NVIDIA GeForceFX 5900 Ultra: The Way FX is Meant to be Played!!

Aniso Image Quality, Continued

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NV3.x: Anisotropic filtering results with the new 44.03 driver
No aniso Filtering - QualityNo aniso Filtering - PerformanceNo aniso Filtering - High PeformanceNote: no difference to Performance
8x anisotropic - Quality8x anisotropic - Performance8x anisotropic - High Peformance

The new Quality mode using trilinear filtering does a fine job. It only shows some minor weaknesses around 45° angles. The two Performance modes only employ bilinear filtering.

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R9800: Anisotropic filtering results with Catalyst v3.4
No aniso Filtering Quality8x anisotropic Quality16x anisotropic Quality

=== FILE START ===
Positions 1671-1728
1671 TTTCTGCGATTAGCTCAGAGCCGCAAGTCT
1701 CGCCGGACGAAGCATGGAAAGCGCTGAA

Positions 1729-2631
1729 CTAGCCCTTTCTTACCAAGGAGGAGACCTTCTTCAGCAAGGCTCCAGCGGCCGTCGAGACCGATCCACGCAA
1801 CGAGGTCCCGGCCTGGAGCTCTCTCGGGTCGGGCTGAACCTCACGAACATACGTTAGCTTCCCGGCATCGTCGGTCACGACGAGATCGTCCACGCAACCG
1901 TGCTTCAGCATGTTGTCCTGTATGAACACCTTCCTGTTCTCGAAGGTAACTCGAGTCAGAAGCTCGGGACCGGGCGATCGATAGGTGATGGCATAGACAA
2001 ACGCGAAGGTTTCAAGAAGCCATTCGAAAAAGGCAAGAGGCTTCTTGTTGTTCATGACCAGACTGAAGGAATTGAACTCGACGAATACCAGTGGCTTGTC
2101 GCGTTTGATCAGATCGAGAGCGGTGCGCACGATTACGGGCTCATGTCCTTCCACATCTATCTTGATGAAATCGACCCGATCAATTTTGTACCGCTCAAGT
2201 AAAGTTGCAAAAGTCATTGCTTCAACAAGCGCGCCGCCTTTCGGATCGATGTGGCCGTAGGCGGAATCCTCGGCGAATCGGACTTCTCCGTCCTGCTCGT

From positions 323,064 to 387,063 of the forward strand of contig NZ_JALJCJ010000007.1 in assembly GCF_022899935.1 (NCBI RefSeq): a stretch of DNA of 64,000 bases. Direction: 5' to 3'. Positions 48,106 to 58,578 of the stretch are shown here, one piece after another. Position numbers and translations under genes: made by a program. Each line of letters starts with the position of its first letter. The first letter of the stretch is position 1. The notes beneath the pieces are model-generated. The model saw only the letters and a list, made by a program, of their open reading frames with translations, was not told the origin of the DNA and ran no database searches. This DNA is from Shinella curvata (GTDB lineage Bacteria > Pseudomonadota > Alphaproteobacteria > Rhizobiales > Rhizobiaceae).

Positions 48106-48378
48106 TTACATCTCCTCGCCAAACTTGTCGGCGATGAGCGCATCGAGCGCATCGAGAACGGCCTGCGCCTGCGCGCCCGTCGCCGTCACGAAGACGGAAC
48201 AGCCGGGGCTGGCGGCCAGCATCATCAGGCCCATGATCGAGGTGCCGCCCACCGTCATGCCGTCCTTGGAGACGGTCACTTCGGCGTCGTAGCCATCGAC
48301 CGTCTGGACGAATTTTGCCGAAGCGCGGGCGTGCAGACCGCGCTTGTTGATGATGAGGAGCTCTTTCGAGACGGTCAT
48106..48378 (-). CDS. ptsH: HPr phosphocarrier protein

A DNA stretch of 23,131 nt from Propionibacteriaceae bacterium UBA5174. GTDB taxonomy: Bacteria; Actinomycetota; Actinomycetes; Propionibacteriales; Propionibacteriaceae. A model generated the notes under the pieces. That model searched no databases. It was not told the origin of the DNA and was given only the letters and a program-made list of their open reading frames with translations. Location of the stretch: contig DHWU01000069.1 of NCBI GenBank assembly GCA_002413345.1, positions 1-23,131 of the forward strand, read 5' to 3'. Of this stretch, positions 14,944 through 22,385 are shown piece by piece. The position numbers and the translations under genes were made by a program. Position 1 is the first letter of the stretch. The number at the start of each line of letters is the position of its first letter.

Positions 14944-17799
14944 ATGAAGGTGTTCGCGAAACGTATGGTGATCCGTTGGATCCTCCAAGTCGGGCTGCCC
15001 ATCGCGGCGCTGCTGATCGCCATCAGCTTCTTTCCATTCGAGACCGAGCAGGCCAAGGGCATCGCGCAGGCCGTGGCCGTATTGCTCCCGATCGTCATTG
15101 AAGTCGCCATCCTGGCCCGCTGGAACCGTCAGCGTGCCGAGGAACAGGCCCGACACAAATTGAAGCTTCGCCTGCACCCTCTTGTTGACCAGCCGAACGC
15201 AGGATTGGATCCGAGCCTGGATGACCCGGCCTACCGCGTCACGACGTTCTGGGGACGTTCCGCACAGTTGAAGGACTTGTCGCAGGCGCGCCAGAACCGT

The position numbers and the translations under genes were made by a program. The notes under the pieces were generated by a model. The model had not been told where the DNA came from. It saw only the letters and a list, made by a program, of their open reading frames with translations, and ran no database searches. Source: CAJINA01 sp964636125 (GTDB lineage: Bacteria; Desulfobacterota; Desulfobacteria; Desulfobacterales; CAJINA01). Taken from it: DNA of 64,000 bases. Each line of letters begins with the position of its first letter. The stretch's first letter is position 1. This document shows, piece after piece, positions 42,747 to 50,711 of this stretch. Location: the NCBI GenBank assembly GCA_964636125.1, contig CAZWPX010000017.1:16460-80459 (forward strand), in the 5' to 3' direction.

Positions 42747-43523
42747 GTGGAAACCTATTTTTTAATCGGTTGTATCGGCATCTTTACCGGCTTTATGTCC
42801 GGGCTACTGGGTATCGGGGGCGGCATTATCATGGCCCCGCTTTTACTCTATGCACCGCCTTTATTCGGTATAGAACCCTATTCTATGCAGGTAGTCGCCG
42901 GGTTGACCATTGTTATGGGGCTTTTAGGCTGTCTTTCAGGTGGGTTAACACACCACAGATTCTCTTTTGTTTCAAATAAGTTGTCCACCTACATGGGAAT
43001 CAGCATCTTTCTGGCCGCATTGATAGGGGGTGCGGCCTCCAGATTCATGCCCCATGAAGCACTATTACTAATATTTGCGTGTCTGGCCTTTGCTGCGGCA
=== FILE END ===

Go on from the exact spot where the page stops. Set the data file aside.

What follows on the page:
Row 2 - Cell 0
Comparsion between R9800 8x and 16x anisotropic. Only 90° areas are filtered with 16x.

We were only able to test ATi's Quality mode, since the program was unable to initialize Performance mode.

We see that ATi's driver doesn't filter at full quality around angles of 22.5°. The level of filtering around these angles is also lower than that of NVIDIA's implementation. 16x filtering is only done at 90° horizontal and vertical angles.

NVIDIA has reacted to the harsh criticism and has vastly improved its driver's image quality. Rendering performance in Quality mode was very good as well, as our benchmarks show further on in the article. The faster performance modes aren't really recommendable as far as image quality is concerned, though.

As we mentioned above, we intend to follow up this article with a full image quality comparison article, which will compare floating-point and pixel shader performance and also focus on overall quality, FSAA quality and anisotropic filtering quality in real-world games. A prerequisite for such a test would be WHQL versions of both NVIDIA's Detonator FX and the upcoming Catalyst 3.4 from ATi, so we will have to wait until those become available.